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The Kings are trying hard to be the Warriors and failing miserably

Nothing Vivek Ranadive does to mimic Golden State's strategies has worked.

It's well known that Vivek Ranadive, a former minority partner in the Golden State Warriors, wants to impart that franchise's style of success onto the team he purchased in 2013, the Sacramento Kings. One of the fascinating facets of the Warriors that also aligns closely with Vivek's leadership philosophy is the idea of a front office filled with brilliant but opinionated peers.

Golden State famously has a brain trust led by Bob Myers that also features Jerry West, Travis Schlenk and the controlling partner's son, Kirk Lacob. Said controlling partner, Joe Lacob, is also rather involved on the basketball side. When a crew like that works, it really works. West offers legendary experience, Myers is extremely well-connected and has proven to be talented, Schlenk is a hot GM prospect and the younger Lacob seems to fit in well.

When you have a diffuse management team, though, and it's not working, it really does not work. And that's what Ranadive faces in Sacramento.

His first critical mistake was hiring a coach (Michael Malone) before a GM (Pete D'Alessandro). It actually wouldn't have been a mistake if Ranadive was truly dedicated to Malone and committed to playing the style of ball his coach thought best for the team. The problem is that Ranadive, his GM and his personal Jerry West (Chris Mullin) had a vision for the Kings' style that was essentially the opposite of what Malone gave them. They wanted free, fast and beautiful. Malone gave them tough, classic and ugly.

Ranadive claims he made the call to prematurely can Malone once DeMarcus Cousins caught meningitis this season, and Ranadive now claims he made the call to abandon the plan to let Ty Corbin finish the season. George Karl was hired at the All-Star break, seemingly to appease fans. Let's just say a 30-game preseason to close out the actual season hasn't exactly appeased fans. (This was billed as a good thing. But the team seems to have forgotten that many fans have already paid for their tickets for March and April and most fans are loath to spend money on glorified exhibitions.)

There's strong belief that D'Alessandro wanted Karl -- they worked together in Denver, and Karl's traditional style choices fit with the GM's vision. But by all indications, D'Alessandro really did prefer to have a formal coach search in the offseason, especially with a few high-profile chiefs on the hot seat. He vociferously assured fans Corbin would keep his job when the initial switch was made, and he had to have felt like a fool when Ranadive made him into a liar.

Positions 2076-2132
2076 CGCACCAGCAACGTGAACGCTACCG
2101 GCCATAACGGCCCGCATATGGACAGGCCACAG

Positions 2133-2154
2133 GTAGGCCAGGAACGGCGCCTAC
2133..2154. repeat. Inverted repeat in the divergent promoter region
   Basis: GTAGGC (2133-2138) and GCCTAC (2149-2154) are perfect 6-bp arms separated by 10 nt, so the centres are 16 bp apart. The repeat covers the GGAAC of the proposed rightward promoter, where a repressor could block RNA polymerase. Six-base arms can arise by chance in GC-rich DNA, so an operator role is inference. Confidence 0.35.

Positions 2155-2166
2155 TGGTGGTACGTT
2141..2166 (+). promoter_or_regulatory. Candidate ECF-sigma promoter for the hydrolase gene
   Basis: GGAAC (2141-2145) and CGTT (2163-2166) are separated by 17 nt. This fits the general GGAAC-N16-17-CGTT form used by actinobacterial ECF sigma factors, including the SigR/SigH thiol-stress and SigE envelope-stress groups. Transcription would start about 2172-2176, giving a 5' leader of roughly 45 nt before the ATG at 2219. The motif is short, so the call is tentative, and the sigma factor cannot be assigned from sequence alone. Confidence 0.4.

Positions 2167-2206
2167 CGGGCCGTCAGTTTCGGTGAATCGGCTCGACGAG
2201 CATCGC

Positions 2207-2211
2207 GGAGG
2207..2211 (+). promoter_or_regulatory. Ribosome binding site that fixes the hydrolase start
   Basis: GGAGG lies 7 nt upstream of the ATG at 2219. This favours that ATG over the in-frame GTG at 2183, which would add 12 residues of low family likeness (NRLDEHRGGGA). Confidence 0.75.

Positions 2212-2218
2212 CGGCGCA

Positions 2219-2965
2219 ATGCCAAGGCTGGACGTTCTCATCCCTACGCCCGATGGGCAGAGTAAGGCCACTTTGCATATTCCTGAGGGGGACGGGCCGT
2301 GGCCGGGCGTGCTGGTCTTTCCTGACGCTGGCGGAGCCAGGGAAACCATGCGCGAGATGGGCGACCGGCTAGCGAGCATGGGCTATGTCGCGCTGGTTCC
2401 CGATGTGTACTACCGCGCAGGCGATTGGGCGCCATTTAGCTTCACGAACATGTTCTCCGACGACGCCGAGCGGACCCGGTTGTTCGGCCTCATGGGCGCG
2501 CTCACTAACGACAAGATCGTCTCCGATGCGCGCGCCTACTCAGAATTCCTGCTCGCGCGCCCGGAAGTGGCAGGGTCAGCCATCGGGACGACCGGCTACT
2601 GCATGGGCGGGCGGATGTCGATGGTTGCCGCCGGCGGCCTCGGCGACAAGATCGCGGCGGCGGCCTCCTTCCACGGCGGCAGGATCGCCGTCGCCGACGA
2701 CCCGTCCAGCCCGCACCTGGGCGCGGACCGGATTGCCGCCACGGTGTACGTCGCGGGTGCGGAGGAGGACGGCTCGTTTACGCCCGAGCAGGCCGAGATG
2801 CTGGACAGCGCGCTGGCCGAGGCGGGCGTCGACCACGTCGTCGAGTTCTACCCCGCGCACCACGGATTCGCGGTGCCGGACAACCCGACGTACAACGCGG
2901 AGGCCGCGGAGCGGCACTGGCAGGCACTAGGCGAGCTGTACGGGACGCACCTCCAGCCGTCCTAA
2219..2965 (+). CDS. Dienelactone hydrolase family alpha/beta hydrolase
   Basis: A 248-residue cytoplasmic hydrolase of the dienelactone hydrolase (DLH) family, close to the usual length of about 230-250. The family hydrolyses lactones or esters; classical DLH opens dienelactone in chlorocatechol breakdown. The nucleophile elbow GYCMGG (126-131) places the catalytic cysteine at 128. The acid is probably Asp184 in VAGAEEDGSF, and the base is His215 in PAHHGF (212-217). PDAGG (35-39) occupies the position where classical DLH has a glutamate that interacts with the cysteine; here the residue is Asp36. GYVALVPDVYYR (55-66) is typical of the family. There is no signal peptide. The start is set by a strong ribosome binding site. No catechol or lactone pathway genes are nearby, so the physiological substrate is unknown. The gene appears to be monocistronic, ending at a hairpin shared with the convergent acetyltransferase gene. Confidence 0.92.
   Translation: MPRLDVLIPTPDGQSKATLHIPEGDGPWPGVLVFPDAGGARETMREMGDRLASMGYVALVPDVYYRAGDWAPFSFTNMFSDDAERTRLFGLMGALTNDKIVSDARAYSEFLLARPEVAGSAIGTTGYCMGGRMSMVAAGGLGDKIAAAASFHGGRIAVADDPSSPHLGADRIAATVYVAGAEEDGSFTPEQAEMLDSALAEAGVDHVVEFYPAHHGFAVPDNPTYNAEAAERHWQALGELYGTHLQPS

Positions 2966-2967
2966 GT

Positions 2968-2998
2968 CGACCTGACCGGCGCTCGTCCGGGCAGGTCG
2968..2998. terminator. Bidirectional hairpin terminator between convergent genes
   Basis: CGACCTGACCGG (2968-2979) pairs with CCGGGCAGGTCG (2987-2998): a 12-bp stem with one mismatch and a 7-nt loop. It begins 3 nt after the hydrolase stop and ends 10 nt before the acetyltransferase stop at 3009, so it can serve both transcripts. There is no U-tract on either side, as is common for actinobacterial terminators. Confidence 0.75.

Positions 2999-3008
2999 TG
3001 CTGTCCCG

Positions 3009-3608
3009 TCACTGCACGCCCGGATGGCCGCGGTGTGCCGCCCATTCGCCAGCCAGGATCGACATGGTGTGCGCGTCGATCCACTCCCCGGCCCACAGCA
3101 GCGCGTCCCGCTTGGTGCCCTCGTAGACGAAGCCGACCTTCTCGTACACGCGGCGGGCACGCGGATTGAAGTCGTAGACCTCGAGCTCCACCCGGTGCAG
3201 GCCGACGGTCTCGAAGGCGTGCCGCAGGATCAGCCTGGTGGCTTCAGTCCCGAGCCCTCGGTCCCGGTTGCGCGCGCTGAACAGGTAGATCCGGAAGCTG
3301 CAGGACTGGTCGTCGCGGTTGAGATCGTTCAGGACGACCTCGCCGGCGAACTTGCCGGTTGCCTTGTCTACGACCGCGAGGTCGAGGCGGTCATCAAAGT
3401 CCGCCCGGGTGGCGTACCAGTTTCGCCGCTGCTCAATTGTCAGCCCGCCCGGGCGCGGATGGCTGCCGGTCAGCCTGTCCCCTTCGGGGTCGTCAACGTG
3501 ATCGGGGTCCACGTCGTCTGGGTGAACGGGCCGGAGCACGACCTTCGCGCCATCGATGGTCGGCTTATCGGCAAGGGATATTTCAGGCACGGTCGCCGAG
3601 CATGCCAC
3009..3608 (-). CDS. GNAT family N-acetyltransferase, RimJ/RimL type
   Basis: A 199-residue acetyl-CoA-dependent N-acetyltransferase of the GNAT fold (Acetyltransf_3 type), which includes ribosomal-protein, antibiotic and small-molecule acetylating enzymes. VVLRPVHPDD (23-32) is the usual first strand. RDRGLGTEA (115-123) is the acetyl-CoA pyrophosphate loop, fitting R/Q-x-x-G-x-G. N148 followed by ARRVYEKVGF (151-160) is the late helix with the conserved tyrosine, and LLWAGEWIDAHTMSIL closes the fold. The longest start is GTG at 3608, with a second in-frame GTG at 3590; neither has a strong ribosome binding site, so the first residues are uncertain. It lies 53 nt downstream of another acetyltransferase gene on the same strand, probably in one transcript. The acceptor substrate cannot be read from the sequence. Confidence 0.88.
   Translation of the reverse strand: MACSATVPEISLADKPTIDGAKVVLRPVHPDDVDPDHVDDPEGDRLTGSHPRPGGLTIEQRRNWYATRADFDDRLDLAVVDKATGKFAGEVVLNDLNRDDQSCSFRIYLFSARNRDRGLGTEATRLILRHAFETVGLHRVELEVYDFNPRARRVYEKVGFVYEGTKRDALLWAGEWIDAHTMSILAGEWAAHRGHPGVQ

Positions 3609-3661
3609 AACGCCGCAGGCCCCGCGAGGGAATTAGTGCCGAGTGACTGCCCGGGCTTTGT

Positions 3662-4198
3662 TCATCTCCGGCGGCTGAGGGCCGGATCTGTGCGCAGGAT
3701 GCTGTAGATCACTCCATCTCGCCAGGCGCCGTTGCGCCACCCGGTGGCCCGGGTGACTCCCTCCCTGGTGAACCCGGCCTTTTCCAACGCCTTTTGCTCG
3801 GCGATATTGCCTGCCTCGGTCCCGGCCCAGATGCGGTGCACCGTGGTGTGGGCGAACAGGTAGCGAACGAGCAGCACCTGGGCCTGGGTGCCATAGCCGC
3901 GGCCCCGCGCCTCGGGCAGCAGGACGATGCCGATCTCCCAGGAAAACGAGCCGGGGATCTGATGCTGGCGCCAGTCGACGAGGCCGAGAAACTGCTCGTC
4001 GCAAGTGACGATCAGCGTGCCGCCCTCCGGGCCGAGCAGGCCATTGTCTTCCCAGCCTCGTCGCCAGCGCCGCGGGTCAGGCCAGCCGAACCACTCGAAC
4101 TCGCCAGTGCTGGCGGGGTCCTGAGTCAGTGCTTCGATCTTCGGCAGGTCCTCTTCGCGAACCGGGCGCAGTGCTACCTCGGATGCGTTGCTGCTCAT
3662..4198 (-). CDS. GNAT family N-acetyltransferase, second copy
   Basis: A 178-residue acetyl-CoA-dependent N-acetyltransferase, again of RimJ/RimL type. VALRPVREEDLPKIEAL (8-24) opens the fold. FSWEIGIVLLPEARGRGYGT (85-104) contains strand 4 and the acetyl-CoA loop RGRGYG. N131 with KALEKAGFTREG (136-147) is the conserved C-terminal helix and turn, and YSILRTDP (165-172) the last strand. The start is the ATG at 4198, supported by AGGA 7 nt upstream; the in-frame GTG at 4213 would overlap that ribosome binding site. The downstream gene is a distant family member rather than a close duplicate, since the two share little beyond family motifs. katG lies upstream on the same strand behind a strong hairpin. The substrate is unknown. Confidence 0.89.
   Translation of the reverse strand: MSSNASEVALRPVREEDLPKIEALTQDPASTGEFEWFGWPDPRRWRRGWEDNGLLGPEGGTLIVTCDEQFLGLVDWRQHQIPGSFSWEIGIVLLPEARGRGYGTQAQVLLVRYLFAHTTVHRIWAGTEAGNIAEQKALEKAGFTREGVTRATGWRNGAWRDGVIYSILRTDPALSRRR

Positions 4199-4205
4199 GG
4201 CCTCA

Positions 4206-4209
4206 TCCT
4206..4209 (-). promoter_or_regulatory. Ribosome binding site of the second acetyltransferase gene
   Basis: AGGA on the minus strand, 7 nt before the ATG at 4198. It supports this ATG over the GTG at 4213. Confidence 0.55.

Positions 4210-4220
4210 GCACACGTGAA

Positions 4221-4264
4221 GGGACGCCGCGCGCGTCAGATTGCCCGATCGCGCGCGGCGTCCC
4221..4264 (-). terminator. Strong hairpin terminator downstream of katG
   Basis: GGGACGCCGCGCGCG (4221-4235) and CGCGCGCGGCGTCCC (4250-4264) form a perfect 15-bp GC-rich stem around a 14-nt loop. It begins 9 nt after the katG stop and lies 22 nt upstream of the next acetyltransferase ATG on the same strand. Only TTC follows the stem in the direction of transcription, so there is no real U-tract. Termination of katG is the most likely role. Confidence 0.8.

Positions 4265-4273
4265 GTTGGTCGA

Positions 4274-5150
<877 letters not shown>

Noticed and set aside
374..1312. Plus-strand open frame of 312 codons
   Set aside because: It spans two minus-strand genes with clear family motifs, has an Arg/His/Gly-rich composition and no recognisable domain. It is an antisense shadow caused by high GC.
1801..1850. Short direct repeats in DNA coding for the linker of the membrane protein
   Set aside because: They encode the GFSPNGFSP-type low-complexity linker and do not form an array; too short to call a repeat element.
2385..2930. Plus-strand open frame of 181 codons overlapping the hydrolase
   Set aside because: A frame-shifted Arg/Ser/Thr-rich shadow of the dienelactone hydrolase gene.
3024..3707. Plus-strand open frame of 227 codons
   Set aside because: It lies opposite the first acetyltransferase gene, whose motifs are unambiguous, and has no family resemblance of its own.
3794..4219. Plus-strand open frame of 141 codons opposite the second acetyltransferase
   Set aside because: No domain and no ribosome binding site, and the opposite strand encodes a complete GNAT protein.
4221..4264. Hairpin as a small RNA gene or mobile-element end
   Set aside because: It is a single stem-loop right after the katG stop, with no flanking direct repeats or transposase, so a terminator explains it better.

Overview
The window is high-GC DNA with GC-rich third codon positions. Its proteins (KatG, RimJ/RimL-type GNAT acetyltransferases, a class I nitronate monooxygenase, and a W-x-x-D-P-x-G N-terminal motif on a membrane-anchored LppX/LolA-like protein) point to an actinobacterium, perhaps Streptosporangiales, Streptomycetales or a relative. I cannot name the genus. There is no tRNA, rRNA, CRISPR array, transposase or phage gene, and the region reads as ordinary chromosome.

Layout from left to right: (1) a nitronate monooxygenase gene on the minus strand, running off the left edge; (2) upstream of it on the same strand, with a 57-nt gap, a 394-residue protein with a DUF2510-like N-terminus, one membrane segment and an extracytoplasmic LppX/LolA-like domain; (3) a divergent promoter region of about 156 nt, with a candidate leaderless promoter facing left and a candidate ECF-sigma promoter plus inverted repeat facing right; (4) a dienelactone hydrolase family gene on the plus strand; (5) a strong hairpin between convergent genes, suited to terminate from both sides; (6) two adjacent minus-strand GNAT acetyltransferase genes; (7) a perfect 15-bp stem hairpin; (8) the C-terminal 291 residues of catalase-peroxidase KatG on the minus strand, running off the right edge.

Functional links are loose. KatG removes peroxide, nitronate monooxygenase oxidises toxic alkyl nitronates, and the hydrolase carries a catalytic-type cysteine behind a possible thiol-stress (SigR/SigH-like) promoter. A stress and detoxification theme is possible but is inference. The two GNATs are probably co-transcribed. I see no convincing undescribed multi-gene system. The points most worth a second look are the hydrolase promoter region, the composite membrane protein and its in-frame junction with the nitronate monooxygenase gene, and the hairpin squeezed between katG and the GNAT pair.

So D'Alessandro has now had two coaches, neither of which he actually picked. One thing you'll hear D'Alessandro say in interviews both public and private is that he's a "process guy." There is no process in Sacramento right now. Everything is being handled by whim and panic. Vivek is trying desperately to shake things up and win fans back after a brief honeymoon. So, he added another voice to the front office by hiring Kings legend and fan favorite Vlade Divac as VP of basketball and franchise operations.

Where does Vlade fit in? The VP title leads one to assume he is D'Alessandro's new boss. So the front office now features not just a general manager (D'Alessandro), an assistant GM (Mike Bratz) and a rather high-profile director of player personnel and analytics (Dean Oliver), but also an adviser to the chairman who used to be a GM (Mullin), a special assistant to the GM (Mitch Richmond) and a VP of basketball and franchise operations (Divac). Plus a coach (Karl) who has always wanted to be involved in personnel issues. And all of these guys serve at the behest of a controlling partner (Ranadive) who has hired two coaches and chosen one draft pick (Nik Stauskas) himself.

Say, I wonder how D'Alessandro is feeling about all of this. From Ailene Voisin's Sacramento Bee column on the matter:

[Ranadive] insisted on hiring Karl, a future Hall of Fame coach, and empowered him to begin the player auditions. He dictated hiring Divac, despite resistance from D'Alessandro and Mullin, and crafted a position designed to capitalize on Divac's unique abilities and background in basketball and business here and abroad.

Asked if he had concerns about the cool reception from some of his new colleagues, Divac said, "I'm here. We'll see."

D'Alessandro declined to discuss Divac on Monday. In a text Tuesday, he said, "Of course. We are happy to have him."

The weird, diffuse Warriors front office works because everyone is on board and everyone seems to trust one another. That's why Mark Jackson got canned: his philosophy and personality didn't mesh with what Lacob wanted. The weird, diffuse and grotesquely large Sacramento front office isn't working because the main protagonists are not on board, and because decisions are not made with regard to any sort of rational process.

It's becoming increasingly obvious that Vivek might next consider removing D'Alessandro and possibly Bratz and Mullin. The question at that point will be whether anyone with experience and cachet will be willing to step into this mess and start the clean-up.

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